For an hour we were bombarded with a story of sorts, broken up and reassembled. The sound played, rewound, stuttered, and while Crane was doing a LOT of work, there was also something about it which seemed effortless, flowing naturally from the man, through machines. The spoken word also contained its fair share of word and phrase repetition, starts and stops, almost as if Findlay was a machine himself. It was structured but it was also on the fly . . . it was inspired and innovative and lacked pretense.“
– Canada’s GEIST
Put This On Your Radar
"The Decoder project attempts to reprocess the mass media, the viral images and words that keeps us blinded in our cave, Decoder 2017 confronts the audience with homeopathic doses, decadent antibodies, of what Burroughs calls the “ugliest pictures in the dark room,” precisely in order to inoculate the audience against these viral entities (Burroughs, Nova Express, 13)."
– AMMERMAN CENTER’S BIENNIEL 2018 ART AND TECHNOLOGY SYMPOSIUM
THIS WAS THE END
Chekhov wrote in a naturalistic style; Ms. Catlett prefers a supernatural one. A meditation on memory and decay, This Was the End... is less of a play and more of an apparition, a ritual, a haunting in one act. Its first scene is an extended hallucination in which Peter Ksander’s set, goosed by Keith Skretch’s video, appears to flicker and spasm.
– NEW YORK TIMES
The actors reencounter their previous selves through projections and audio recordings, as they count pills, sit on a swing, dart in and out of doors, and run in circles around a giant, life-size cabinet with sliding doors, a set piece repurposed from the Mabou Mines Studio at Manhattan’s PS122. . .”The show offers an expansive notion of what it is to get older,” Catlett says. “I’m interested in drawing that out of the actors. You see flashes of their younger selves.”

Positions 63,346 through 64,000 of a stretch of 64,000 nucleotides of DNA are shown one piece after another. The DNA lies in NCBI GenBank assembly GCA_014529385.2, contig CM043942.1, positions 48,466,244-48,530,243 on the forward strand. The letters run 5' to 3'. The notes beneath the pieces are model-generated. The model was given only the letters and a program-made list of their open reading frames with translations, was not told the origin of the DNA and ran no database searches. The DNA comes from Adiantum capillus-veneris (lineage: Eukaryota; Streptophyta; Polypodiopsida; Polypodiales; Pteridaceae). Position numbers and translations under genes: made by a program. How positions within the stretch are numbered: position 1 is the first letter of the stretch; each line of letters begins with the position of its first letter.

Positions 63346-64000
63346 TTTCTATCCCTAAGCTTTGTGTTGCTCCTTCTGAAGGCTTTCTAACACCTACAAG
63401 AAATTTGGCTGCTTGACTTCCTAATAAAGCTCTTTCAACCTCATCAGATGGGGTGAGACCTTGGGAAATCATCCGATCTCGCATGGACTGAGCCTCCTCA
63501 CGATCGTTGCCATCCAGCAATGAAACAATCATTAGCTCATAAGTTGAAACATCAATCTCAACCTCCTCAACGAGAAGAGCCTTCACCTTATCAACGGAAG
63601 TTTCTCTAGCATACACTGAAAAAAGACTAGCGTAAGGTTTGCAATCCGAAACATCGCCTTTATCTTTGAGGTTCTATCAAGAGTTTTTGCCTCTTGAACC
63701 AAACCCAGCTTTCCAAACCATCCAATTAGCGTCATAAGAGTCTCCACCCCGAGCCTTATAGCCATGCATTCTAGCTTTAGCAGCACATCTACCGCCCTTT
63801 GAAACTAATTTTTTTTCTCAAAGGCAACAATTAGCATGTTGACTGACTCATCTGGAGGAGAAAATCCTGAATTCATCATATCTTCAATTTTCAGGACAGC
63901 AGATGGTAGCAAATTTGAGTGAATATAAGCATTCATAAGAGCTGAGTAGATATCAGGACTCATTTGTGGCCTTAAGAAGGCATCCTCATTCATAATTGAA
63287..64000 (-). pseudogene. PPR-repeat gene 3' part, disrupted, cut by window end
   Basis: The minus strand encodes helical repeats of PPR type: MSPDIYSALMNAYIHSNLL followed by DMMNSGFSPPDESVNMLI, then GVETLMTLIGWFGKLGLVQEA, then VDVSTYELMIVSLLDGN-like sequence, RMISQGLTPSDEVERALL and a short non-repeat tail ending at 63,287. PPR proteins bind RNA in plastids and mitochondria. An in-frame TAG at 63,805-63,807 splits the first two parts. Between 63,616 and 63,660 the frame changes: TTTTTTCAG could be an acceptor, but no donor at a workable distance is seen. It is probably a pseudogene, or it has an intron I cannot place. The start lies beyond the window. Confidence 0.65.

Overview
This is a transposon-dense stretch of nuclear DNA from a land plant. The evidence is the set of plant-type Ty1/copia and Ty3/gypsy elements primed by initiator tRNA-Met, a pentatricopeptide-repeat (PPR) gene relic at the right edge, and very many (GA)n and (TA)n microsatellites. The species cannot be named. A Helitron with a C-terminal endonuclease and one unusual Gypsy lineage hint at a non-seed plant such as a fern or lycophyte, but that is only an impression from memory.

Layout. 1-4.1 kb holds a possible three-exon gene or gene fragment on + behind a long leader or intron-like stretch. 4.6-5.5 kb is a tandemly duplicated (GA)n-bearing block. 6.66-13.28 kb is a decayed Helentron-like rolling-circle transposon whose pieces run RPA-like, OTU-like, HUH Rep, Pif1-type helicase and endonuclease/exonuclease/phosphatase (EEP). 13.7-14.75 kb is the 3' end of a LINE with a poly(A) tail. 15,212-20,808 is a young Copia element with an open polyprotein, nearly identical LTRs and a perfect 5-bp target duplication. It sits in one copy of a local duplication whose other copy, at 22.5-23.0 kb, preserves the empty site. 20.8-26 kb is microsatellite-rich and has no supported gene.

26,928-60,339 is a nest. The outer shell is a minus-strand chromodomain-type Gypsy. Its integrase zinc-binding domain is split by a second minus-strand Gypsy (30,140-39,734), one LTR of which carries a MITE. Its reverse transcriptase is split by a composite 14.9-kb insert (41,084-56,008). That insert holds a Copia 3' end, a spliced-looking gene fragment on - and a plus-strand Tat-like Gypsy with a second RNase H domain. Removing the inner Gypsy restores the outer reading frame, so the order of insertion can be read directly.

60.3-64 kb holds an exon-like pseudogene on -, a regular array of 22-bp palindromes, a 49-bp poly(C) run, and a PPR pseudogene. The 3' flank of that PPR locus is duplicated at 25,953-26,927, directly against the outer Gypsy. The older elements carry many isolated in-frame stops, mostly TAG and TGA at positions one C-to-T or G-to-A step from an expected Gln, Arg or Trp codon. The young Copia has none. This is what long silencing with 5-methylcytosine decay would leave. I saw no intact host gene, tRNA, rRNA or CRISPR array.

– AMERICAN THEATRE
Memory and image, literary ghosts and an actual possession all phase together in Mallory Catlett's sublime This Was the End, a postmodern séance for, among other things, downtown New York. Built as a palimpsest over half-remembered scenes from Uncle Vanya, the video-rich work plays with old media and new, using a quartet of older actors to imply a performance that has been going on, somewhere, for decades.
– TIME OUT NEW YORK
We see aged performers running, dancing, making out, fighting, and also trying to remember lines, trying to remember what happens, trying to remember where they were when it all happened. The performers don’t pretend to forget: they deliberately never fully learned their lines. As Catlett points out: “The piece required no memorization. Text was triggered or improvised. [The actors] had a working knowledge of the material, but actually needed to sort of forget it to play the scenes correctly.“
...as the projection begins to pulse and vibrate, to list to one side, then the other, take on new textures, contract and expand as an electronic soundtrack builds in intensity. Recorded memory, this impressive feat of technological choreography suggests, is mutable, subject to infinite varieties of manipulation.
– THEATRE TIMES
The idea of duplication, inherent in rehearsal and theatrical performance, permeates the production.... ...what makes the ending of Vanya moving, the anguishing struggle of these characters to find meaning in the remainder of their lives shines through, perhaps a bit more brightly, with the frailty of age baring itself to view.
Trompe-l’oeils disjuntivos de Mallory Catlett –QUESTÃO DE CRÍTICA
AWARDS & FUNDING
For a theater set seamlessly doubled by video projections, echoing the role of memory with its odd tricks and resurrections in the profoundly unified and moving production.
this was a design masterpiece, easily the best use of music and video I have seen by American designers.” a theatrical sculpture of music and imagery that acted as both agent and comment on the power of memory. - HELEN SHAW NOMINATOR
2014 Obie Awards - Special Citation
Nancy Quinn Fund
Creative Opportunity Fund